A rather predictable disappointment, “College” sufficiently stereotypes college students as raunchy, mindless partiers, going beyond other party movies.
Previews for the movie provided no incentive to attend, making the actual viewing predictably bad.
After opening weekend, it only grossed $2.2 million compared to the other comedy now showing, “Tropic Thunder,” which pulled in $14.6 million on the same weekend.
Beginning with three high school students, “College” mimics the infamous “Superbad.”
The characterization is a mirror of the three friends of “Superbad,” but the actors (Andrew Caldwell, Kevin Covais and Drake Bell) prove to be inexperienced and over zealous and fail to add any comedic element to the film.
The characters include the egotistical guy (Caldwell) who consistently yells his jokes, which fall disappointingly flat, one geek (Covais) that is picked on and one guy who seems to be the conservative and sane character in the group (Bell).
Despite the aim of copying “Superbad,” the movie falls extremely short.
It is instantly evident that the story is trying to fulfill the same ridiculous guidelines, but comes off as inappropriate rather than funny.
The dialogue consists of raunchy, want-to-be banter that falls short of comedy – such as when Caldwell blurts out “On a scale of 1-10, boobies are a 9,000!”
Traveling to Fieldmont for a tour of the college, the friends ditch the assigned dormitory for the preferred fraternity, expectedly launching themselves into a ridiculous weekend that does not amuse audiences.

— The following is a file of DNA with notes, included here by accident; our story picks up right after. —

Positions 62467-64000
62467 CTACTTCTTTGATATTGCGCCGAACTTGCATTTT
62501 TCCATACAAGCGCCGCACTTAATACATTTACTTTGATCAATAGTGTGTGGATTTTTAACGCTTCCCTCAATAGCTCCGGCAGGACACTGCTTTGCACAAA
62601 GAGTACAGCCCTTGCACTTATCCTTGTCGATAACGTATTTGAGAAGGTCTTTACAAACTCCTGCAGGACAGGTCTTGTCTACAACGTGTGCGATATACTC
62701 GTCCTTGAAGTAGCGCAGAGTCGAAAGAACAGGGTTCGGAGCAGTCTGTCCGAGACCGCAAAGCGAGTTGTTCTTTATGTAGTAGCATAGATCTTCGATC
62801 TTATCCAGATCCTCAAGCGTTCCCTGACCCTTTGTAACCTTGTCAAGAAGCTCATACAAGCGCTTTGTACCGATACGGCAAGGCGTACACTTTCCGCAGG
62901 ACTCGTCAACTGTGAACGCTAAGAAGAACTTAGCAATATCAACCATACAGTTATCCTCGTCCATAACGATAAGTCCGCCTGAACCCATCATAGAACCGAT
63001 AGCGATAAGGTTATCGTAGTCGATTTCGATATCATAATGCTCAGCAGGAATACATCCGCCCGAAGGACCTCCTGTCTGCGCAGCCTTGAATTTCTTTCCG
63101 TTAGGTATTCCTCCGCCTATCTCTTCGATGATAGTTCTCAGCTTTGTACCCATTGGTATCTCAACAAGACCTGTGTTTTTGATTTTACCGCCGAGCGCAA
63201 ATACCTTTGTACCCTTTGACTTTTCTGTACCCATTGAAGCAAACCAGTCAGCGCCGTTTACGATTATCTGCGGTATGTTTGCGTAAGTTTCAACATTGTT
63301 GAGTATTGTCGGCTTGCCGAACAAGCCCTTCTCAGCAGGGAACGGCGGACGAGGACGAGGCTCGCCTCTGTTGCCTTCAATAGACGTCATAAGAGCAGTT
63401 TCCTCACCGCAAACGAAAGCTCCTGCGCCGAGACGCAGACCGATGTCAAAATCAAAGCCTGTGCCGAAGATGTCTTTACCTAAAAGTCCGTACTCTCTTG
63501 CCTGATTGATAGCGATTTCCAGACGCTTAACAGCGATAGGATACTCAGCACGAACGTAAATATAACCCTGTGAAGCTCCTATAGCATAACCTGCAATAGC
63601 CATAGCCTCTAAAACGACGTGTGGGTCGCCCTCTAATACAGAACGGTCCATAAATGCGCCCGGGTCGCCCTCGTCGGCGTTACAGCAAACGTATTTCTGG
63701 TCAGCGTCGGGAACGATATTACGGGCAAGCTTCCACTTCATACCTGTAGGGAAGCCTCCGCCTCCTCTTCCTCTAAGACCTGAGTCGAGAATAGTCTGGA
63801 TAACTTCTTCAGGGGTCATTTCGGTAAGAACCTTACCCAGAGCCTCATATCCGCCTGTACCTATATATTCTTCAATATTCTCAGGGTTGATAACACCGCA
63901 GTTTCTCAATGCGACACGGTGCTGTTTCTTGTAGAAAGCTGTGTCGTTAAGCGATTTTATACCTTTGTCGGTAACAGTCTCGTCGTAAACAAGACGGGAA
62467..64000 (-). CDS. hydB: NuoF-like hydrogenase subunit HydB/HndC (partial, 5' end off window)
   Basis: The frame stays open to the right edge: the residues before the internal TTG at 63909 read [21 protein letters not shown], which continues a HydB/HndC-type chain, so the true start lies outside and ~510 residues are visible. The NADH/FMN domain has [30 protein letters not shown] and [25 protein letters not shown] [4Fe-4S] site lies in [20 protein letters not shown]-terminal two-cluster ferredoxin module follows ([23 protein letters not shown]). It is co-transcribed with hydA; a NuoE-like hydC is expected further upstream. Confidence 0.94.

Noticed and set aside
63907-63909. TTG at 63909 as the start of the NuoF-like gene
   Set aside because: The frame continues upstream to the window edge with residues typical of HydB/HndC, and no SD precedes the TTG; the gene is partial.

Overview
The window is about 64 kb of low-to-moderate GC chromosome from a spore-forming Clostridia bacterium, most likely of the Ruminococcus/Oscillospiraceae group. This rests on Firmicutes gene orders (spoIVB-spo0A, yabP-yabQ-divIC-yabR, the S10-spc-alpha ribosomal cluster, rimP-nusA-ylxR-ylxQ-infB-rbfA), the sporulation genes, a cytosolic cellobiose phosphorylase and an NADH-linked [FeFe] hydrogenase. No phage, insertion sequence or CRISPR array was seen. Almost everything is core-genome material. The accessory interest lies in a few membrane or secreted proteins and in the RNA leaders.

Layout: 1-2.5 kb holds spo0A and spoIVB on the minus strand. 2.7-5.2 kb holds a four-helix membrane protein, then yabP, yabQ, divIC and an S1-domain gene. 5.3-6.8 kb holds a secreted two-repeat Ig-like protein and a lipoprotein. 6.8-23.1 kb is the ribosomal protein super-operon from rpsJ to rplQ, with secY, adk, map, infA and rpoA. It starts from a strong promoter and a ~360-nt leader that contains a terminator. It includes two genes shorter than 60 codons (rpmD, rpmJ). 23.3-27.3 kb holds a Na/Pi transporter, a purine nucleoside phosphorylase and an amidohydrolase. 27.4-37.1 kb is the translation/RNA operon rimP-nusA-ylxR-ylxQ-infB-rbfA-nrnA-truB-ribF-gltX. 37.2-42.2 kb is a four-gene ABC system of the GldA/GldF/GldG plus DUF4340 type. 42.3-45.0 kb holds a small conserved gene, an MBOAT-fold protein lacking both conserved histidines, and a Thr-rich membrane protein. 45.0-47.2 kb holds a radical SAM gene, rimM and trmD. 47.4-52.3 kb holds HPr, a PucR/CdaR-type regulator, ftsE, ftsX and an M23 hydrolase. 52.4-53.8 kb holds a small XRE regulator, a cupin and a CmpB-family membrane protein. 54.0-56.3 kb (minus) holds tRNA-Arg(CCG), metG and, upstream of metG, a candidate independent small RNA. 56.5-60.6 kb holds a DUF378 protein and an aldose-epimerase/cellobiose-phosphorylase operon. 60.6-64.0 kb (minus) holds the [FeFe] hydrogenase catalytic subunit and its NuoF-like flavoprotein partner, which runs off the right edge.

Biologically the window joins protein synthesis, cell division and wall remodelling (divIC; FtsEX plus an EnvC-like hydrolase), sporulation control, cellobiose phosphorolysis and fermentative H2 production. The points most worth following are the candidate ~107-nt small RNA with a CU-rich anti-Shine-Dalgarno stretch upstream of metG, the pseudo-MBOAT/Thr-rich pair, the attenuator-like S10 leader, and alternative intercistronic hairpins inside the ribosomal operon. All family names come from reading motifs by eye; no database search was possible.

The unfortunate boys meet with cocky frat members who recruit them as pledges for the weekend.
Because they admit to being high school students, the boys are terrorized thoroughly.
However, despite their hardships, the boys still manage to attend crazy keg parties with strippers, nitrous-filled balloons, full bars and supermodel attendees.
The irrationality of the situations is the only source of laughter during this movie, as each scene is increasingly ridiculous.
When the boys meet three sorority girls at the start of the movie, the plot thickens slightly.
But again it develops into a predictable circle of love, loss and, ultimately, the hope of sex. The college aura portrayed insinuates that everyone attending the college lives in sororities and fraternities.
The dormitories don’t seem evident except at the beginning of the movie.
“College” was a complete disappointment, and if viewers should choose one partying comedy to watch, it should be not be this one, hands down.
Staff writer Kelly Bleck can be reached at firstname.lastname@example.org.